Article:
This is a really personal one, kids, and I’ll be talking about it a lot over the next few weeks, as we count down the days to SEPTEMBER 14, when METRO finally goes public, exclusively in E-BOOK from my great pals at Simon and Schuster. CLICK THIS COPY AND THE IMAGE ABOVE to order your copy now, at the highway-robbery pre-order price of TWO MEASLY AMERICAN DOLLARS! To start off the festivities right, here’s a SNEAK PEEK at the first chapter, kids. Just a few choice paragraphs to wet your whistle. We’ll have sex, drugs, rock and roll, murder and torture, passion and betrayal, secret agents, comic books, movie nerds and guns, guns, GUNS! And I’ll answer the burning question: What if everything you know is wrong? The answer isn’t pretty. It’s standing right next to you, right now, or is sleeping in the next room. It’s the people who love you most. They’re not what they seem to be. So start running.
There must be no witnesses.
That’s what he thinks, over and over, as the deal goes down. That’s what he remembers most from his final instructions, and it pounds the inside of his skull like a hammer mantra, the gun burning a hole in his pocket. The room is sweaty and dark, full of bad ghosts—he’s been here a million times, but it’s always really rough in the last few seconds before you make your real move. The training tugs just beneath the surface, tickling the base of his throat like first-date jitters or the dull swell of a kept secret. Everything is a kept secret, he thinks. You were brought forth from the bottom of the worst places on earth to be in this room. You played the part like a champ and here it all is, right in front of you. There must be no hesitation. There must be no mercy.
There must be no witnesses.
Razzle has the package, because Razzle always has the package. This same goddamn deal has gone down fifty times like clockwork. It’s always amazed our boy. Theoretically, things like this should never run like clockwork at all because everybody’s a piece of shit and nobody plays fair. The rats all gather after dark in a smelly backroom off a common dive bar, where every cop and every junkie and every scumbag lawyer knows exactly where to look—and, wonder of wonders, nobody is looking at all. Razzle and his rip-off squad are the dumb pride of the local scene, almost-connected mob idiots without portfolio, slogging through the doggy-doo with half a cigar and no matches. Our boy thinks for a minute that it’s probably a genuine miracle this guy hasn’t washed up dead sooner. He wonders why this guy has to die now. He’s been wondering for the last half hour, waiting in that damn parking lot for the moment to come, and it’s against all his training to wonder. You’re not supposed to think, you’re supposed to do. That’s the first thing they teach you. The hand gets bloody, but it always washes clean, and it never knows what the other hand is doing. That’s how these assignments work, they once told him. That’s what makes guys like him silent, invisible, invincible.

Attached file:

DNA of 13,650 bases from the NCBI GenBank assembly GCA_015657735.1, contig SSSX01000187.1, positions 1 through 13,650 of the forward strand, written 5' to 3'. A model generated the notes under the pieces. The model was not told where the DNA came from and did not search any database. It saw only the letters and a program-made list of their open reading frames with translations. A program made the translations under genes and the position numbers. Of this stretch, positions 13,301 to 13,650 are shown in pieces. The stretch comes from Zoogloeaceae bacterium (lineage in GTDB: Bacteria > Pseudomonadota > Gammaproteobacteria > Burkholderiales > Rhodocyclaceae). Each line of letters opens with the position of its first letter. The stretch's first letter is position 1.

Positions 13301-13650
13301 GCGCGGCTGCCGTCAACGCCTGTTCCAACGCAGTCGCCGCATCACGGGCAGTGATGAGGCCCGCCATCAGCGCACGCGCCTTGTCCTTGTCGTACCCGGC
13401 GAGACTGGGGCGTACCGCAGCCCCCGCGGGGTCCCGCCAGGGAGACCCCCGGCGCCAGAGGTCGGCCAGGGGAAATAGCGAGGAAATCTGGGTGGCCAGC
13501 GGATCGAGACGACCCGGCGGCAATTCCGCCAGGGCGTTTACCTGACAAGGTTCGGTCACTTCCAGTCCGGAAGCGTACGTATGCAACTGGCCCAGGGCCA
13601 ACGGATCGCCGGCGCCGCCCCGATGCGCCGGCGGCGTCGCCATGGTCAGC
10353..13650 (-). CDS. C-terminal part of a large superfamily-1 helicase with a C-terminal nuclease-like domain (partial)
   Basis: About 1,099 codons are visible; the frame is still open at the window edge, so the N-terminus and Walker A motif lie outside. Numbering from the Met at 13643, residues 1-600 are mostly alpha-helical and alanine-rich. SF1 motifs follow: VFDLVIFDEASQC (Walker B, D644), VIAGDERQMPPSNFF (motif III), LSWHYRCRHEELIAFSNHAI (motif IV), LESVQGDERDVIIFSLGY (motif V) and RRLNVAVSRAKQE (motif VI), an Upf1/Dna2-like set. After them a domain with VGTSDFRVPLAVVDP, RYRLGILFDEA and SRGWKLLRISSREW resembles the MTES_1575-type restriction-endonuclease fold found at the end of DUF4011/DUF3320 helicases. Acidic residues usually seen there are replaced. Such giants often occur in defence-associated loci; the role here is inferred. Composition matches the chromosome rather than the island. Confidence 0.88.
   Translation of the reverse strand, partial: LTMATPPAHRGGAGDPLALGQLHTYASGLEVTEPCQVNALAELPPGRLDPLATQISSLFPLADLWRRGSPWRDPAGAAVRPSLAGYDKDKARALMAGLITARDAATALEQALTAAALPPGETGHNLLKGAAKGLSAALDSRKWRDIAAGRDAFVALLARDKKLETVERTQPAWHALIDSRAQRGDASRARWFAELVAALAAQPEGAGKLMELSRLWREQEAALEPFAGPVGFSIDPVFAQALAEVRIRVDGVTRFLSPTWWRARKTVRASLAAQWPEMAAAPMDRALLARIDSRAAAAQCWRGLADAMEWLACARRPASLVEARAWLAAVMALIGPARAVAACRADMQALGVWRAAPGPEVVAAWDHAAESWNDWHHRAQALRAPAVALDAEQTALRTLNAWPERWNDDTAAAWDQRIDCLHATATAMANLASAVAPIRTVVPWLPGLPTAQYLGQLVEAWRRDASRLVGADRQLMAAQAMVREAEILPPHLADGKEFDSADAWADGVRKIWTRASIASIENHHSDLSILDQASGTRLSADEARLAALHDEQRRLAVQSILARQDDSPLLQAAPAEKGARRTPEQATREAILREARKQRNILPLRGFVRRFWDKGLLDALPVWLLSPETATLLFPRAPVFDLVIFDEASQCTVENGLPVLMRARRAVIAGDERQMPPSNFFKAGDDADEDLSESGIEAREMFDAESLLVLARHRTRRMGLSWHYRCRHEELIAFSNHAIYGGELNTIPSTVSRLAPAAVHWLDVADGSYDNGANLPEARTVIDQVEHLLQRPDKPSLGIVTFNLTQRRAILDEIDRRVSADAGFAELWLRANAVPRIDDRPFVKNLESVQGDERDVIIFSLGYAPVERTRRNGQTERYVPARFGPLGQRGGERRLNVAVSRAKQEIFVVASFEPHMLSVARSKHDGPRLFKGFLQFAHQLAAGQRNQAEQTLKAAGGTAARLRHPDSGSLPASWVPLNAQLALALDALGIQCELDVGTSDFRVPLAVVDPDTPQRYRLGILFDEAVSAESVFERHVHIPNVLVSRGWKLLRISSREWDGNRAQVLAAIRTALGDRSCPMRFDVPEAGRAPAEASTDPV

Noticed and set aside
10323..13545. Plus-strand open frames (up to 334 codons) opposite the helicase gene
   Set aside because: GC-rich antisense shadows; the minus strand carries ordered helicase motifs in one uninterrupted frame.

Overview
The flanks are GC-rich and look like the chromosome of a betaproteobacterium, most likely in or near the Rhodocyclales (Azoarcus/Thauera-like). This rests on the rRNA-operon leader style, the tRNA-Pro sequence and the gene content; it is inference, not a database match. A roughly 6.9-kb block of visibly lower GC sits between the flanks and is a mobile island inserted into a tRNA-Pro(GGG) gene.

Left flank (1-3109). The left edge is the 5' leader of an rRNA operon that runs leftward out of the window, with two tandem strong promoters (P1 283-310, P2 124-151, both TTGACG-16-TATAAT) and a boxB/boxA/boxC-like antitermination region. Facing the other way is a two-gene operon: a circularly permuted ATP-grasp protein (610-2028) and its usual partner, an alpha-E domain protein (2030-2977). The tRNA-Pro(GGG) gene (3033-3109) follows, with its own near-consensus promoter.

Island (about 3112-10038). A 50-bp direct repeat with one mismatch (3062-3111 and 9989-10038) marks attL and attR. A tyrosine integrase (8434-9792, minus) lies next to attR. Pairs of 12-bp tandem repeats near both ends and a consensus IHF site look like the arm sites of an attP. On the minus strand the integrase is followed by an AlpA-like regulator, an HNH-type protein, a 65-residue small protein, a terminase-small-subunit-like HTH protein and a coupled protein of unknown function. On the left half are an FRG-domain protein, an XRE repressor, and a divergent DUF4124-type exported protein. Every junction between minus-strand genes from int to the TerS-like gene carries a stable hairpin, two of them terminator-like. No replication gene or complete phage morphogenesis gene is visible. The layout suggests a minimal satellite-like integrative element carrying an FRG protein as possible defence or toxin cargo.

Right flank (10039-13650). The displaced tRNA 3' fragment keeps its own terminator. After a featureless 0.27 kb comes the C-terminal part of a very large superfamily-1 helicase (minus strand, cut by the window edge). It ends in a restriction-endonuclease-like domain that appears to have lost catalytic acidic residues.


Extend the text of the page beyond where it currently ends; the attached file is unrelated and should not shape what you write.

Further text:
Razzle’s crew surrounds their boss ten-strong as he opens the package. It’s something to see when the top of the crate peels away with a rough crack and the goodies come out. It’s an apple crate, old school, full of coffee grounds to throw the border dogs. Just like in Beverly Hills Cop, our boy thinks, and then he crushes the thought because it almost starts to make grim laughter happen in his belly. If you start laughing in a room like this, someone will ask you why you’re laughing and then you’ll have to explain yourself, and the explanation better be good, because nobody likes Eddie Murphy in this circle jerk of rednecks. You gotta be damn careful with lunatics who think they run the world. This will be hard to do. But this is the moment.
There must be no witnesses.
The packages that come out of the crate are each worth five hundred K, easy. It’s an even bigger score than they told our boy it would be. Ten packages. They’ll all fit in the special carry-on case our boy has stashed in the trunk of Jackie’s car. Razzle looks at our boy and asks if he’s happy, and our boy leans across the table and smells nothing but Taster’s Choice—nasty white-trash wake-me-up. It fills him for a moment with a sense of dark unreality, and then he’s back to business. Our boy nods back to Razzle—yeah, I’m happy, everyone in this room is goddamn fucking happy, man—and out comes our boy’s cash. Just a few grand, for our boy’s share of the action, just like Jackie said it would be. The other five guys in the room get much bigger slices. They can afford to roll those dice. Our boy is only here because he’s a friend of the family, and his cut is rinky-dink, small-time. On the table are scales and baggies and knives and spoons and twist ties. The tools to cut up the pie and make them all rich men. The packages are arranged on the table neatly, end to end, and everybody lays their money down. Razzle has one of his goons collect the folding green, makes a dumb remark about little fish and big fish, looking our boy right in the eye.
Razzle tells our boy he’s a lucky man to be in the room with the big time like this, and maybe one day he’ll have the juice to play for real.
Razzle has no idea who our boy really is.
Razzle tells his largest flunky to count the money twice. The kid who grabs the green from the table doesn’t even look old enough to shave. None of Razzle’s guys look very old, even the ones who aren’t Jackie-Boy. It’s a real shame. This will be hard to do.
Our boy senses that the moment has come.
The moment is perfect.
And so he kills everyone in the room.